EDIT: I had some technical problems publishing the images in this post. If you cannot view this post correctly, please, shout in the comment box!

07 May 2006

Hi, My Name is Kafkakoski, I’m Addicted to Clone-Stamping

These ducks were having fun at the Ciutadella park in Barcelona, and I like the way the female duck is clapping her hands... er... I mean, wings.

But who threw that paper to the pool?! And I don’t like the lid, either, so I removed them with the Clone Stamp tool. I also used the Crop tool to crop the image, just a little bit.

04 May 2006

Details Count

Today I was playing with a picture I shot at Sagrada Familia a couple of weeks ago. (Hey, I do shoot other buildings, too... Occasionally!)

Original image with no adjustments
I think the original was OK; all it needed was two adjustment layers: Levels and Contrast.

However, I started zooming the picture in, to see the details better (Sagrada Familia is full of interesting details!), and I liked the statue of Christ; the expression on his face, the way his wrists are crossed... And I thought this detail would deserve a little bit more attention.

So, I did the following:

  • Selected Christ and a part of his background with the Rectangular Marquee tool
  • Copied the selection (Ctrl-c or Edit > Copy)
  • Pasted it on a new layer (Ctrl-v or Edit > Paste); Photoshop creates the new layer automatically when you paste something on the image
  • Made the Christ (or the new layer) bigger by using the Move tool (If you click the Move tool, press Shift and move your pointer on top of one of the squares in the corners of the selection, you can easily resize the image by dragging the corner with Shift pressed. - If you cannot see any squares in the corners of the layer, check that ”Show Transform Controls” is selected for the Move tool.)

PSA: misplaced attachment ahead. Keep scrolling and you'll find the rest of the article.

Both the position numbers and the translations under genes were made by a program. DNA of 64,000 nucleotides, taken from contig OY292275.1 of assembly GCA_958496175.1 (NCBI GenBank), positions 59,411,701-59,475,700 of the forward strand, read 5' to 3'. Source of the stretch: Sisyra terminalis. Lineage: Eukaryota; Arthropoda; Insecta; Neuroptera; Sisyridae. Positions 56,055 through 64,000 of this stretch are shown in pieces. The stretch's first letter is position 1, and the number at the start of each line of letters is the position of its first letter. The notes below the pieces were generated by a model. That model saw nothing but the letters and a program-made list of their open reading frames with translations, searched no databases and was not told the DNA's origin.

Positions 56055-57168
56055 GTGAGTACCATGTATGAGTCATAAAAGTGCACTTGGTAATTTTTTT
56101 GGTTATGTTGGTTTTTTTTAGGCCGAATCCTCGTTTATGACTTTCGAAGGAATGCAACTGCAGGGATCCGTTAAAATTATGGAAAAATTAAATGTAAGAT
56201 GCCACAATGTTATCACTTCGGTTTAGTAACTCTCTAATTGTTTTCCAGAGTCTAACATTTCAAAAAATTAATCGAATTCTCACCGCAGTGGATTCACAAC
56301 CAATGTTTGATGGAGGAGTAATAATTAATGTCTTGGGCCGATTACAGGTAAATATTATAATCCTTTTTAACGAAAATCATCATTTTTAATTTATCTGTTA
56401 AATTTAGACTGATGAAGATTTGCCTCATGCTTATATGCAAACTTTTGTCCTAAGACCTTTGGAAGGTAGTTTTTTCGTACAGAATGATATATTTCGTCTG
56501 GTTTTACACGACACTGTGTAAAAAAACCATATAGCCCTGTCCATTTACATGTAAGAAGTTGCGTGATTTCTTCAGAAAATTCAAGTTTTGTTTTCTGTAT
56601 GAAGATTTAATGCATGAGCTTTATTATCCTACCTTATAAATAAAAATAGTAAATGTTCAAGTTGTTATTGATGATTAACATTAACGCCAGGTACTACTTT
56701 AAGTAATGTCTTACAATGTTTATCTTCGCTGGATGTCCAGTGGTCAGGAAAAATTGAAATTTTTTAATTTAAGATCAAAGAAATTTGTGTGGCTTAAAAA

It didn’t really look as nice as I had hoped, so I continued editing, and here’s a quick list of the changes I made to the new layer:

  • Layer > Layer Style > Drop Shadow
    Blend Mode: Multiply
    Opacity: 30%
    Angle 125 degrees, Use Global Light selected
    Distance: 73 px
    Spread: 36 px
    Size: 10 px
    (If these amounts surprise you, the values are so high because the original image was approx. 2600 x 3500 px. More than 120 cm high!)
  • Layer > Layer Style > Bevel and Emboss
    Style: Inner Bevel
    Technique: Smooth
    Depth: 100%
    Direction: Up
    Size: 84 px
    Soften: 0 px
    (I left the rest of the settings the way they were by default.)

I think the result was OK, but I wanted it to look a little bit like a postcard, so I:

  • Created a new Text layer by clicking on the image with the Horizontal Type tool
  • Chose a font I like (Viner Hand ITC) and typed: ”Sagrada Familia”
  • Chose a text color very close to white (R-G-B: 246-241-241) with the Color Picker (For quick access to the Color Picker, click the foreground color on the toolbar with your text selected, or the text color icon in tool options; right below the menu bar.)
  • Added a drop shadow for the text: Layer > Layer Style > Drop Shadow
    Blend Mode: Multiply
    Opacity: 75 %
    Angle: 125 degrees, Use Global Light selected (to make sure that the shadow has the same direction as the layer with Christ)
    Distance: 24 px
    Spread: 10 px
    Size: 5 px
Final image